The Federal Aviation Administration (FAA) is partnering with the Choctaw Nation to study how Unmanned Aircraft Systems (UAS) can best transport cargo, including parcels, at lower altitudes.
The FAA’s Mike Monroney Aeronautical Center (MMAC), signed a three-year Memorandum of Understanding (MOU) with the Choctaw Nation of Oklahoma.
The agreement will enable the MMAC to work with the Choctaw Nation to study human factors, supply chain management and air traffic control. The parties will use virtual simulated urban environments for their research. One goal of the MOU is to promote interest in science, technology, engineering and mathematics programs for students seeking possible careers in aerospace.
“The FAA and the Choctaw Nation share an interest in safety,” said Michelle Coppedge, Director of the MMAC. “Our goal is to advance the development and integration of UAS into what is already a complex National Airspace System.”
”The MMAC plays a critical role in ensuring the safety of aviation operations in our nation, and we are excited to establish formal ties between our organizations to jointly support the development and safe integration of emerging aviation technologies into our national airspace system,” said James L Grimsley, Executive Director of Advanced Technology Initiatives with the Choctaw Nation of Oklahoma.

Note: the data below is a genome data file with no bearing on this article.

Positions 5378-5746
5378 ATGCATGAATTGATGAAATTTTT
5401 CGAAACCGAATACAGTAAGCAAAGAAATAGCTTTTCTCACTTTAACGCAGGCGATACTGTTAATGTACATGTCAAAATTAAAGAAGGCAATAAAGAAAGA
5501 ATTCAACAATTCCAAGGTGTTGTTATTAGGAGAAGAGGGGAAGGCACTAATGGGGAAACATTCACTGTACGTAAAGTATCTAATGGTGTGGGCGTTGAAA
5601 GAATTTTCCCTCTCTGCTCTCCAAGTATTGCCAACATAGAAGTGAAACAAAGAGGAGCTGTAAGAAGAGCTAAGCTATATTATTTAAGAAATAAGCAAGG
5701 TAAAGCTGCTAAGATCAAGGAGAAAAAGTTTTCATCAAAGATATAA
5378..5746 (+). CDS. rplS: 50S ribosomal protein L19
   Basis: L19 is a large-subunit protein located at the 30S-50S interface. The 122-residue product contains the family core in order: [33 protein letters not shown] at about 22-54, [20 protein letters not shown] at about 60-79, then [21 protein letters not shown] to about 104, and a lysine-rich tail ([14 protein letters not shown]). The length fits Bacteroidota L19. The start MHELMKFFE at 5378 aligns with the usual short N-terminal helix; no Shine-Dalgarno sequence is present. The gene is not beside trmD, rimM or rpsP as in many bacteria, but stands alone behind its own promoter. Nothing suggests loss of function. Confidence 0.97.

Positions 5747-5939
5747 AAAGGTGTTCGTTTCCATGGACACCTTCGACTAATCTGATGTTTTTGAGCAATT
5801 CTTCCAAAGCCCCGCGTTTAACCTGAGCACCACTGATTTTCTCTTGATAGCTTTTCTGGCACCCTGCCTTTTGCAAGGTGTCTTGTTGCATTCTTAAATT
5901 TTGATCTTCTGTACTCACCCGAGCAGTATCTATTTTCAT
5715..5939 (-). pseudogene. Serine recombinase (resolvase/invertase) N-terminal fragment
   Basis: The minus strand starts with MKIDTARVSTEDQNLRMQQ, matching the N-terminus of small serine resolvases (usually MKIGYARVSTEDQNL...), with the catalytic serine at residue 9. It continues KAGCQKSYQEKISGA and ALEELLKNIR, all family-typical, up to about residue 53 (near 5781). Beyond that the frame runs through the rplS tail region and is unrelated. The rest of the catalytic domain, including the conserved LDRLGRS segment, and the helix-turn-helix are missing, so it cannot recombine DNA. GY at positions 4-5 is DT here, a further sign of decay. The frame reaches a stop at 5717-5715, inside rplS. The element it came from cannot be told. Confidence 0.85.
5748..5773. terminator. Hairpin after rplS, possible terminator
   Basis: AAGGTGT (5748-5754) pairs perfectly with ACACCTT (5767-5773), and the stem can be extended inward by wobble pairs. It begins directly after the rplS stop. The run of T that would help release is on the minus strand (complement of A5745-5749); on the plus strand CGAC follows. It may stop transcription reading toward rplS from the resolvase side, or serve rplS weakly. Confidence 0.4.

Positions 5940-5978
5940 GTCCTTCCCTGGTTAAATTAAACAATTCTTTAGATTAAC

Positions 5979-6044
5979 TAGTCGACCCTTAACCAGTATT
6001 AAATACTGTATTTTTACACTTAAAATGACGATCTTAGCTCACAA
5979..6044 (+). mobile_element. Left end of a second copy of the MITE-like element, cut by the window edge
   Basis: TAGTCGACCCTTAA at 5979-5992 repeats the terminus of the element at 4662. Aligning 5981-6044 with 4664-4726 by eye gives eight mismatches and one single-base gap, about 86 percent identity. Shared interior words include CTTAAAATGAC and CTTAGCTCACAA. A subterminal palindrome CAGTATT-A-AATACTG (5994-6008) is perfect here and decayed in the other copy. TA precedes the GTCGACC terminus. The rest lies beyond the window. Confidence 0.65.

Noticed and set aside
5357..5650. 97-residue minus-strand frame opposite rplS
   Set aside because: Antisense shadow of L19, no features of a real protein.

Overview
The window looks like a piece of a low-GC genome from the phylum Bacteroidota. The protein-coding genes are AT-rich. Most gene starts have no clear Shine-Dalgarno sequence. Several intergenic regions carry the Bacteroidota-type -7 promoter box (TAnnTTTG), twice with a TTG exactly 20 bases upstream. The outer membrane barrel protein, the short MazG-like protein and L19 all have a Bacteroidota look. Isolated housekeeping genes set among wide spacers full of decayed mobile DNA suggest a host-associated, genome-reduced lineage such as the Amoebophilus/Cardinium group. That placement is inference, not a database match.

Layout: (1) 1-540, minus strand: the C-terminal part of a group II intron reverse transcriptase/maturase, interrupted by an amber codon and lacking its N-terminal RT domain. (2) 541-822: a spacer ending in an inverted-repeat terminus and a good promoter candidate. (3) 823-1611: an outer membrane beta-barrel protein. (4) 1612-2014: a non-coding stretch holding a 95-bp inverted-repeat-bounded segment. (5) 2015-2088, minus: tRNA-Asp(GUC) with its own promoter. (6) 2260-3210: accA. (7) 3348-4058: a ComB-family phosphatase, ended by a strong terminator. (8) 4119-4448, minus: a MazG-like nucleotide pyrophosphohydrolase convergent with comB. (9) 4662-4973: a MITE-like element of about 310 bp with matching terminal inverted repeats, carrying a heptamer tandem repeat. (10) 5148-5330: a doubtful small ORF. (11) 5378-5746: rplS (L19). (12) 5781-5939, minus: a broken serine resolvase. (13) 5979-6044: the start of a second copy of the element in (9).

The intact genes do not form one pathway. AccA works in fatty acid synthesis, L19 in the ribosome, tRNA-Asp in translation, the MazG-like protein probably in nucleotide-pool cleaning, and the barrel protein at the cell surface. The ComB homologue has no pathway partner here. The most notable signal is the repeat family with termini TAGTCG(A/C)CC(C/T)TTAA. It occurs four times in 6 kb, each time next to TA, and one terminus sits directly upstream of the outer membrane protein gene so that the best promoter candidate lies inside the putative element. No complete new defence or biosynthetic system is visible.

The Choctaw Nation is the only tribal government selected by the U. S. Department of Transportation to participate in the Unmanned Aerial System Integration Pilot Program. It was one of nine active pilot sites in the United States selected to work in collaboration with the FAA and industry to conduct advanced UAS operations
The Nation also was the first tribal government to be recognized by the FAA as a Public Aircraft Operator. It was the only lead participant to work with the Volpe National Transportation Systems Center on acoustics testing for UAS used in agriculture, remote infrastructure inspections, public safety and other areas.